If you suspect an ectopic pregnancy, you may get a laparoscopy (PRODIGY 2010). Using a narrow instrument (endoscope), which is inserted through a small cut directly below the navel into your abdominal cavity, your fallopian tubes are examined and examined.
What happens during treatment or post-diagnosis surgery?If an ectopic pregnancy has been diagnosed, the surgeon or gynecologist can use a laparoscopy (laparoscopy, keyhole surgery) to remove the fertilized egg and in many cases receive the fallopian tube. A laparoscopy has advantages over open abdominal surgery because the surgery is faster and less blood is lost during the procedure. You do not have to stay in hospital for so long, and fewer analgesics (painkillers) are needed after surgery (RCOG 2010a, 2010b).
When the fallopian tube is torn, sometimes an open abdominal surgery may become necessary (RCOG 2010b). In some cases, a blood transfusion is needed to replace lost blood.
Whether the fallopian tube and the fertilized egg are removed together or the fertilized egg is removed and the fallopian tube repaired depends on how damaged the fallopian tube is, how healthy the other fallopian tube is and whether you still want to have children (RCOG 2010b).
In a small percentage of women in whom the fallopian tube has been rescued (about 5 percent with a keyhole operation and up to 20 percent through an open procedure), the fertilized egg still continues to grow and must be treated with the drug methotrexate, the the pregnancy ends, be treated, or further surgery becomes necessary to terminate it (RCOG 2004: 6).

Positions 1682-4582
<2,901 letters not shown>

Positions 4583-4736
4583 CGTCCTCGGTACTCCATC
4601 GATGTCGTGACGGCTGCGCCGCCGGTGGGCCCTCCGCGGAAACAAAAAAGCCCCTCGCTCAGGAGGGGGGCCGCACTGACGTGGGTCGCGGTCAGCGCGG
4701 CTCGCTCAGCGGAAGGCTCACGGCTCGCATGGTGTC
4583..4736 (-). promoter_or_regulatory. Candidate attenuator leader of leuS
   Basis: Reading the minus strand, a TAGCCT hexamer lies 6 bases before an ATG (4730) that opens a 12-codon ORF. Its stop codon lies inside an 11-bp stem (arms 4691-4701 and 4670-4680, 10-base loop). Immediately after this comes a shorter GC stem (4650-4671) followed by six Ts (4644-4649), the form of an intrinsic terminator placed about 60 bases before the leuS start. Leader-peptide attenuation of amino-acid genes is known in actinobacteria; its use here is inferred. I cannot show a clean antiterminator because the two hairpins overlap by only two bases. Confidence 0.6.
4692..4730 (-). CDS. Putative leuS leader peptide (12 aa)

Methotrexate may also sometimes be used instead of surgery for the treatment of ectopic pregnancy (CKS 2007). This treatment is most effective at the beginning of pregnancy, when pregnancy hormone levels are still fairly low, and can be used if there is no bleeding and the fallopian tube is not torn (RCOG 2004: 2-4). The fertilized egg cell is reabsorbed by the mother. She may have bleeding for a few more weeks afterwards.
In a few cases where ectopic pregnancy was detected very early, you will not be offered treatment (RCOG 2004: 5).This is called ""expectant management"" or ""wait and see"". This is because some ectopic pregnancies naturally end in miscarriage (about 15 percent), especially those with no evidence of a pericarp, and levels of pregnancy hormone are very low. In these cases, waiting is avoided before surgery until it is absolutely necessary (RCOG 2004: 5).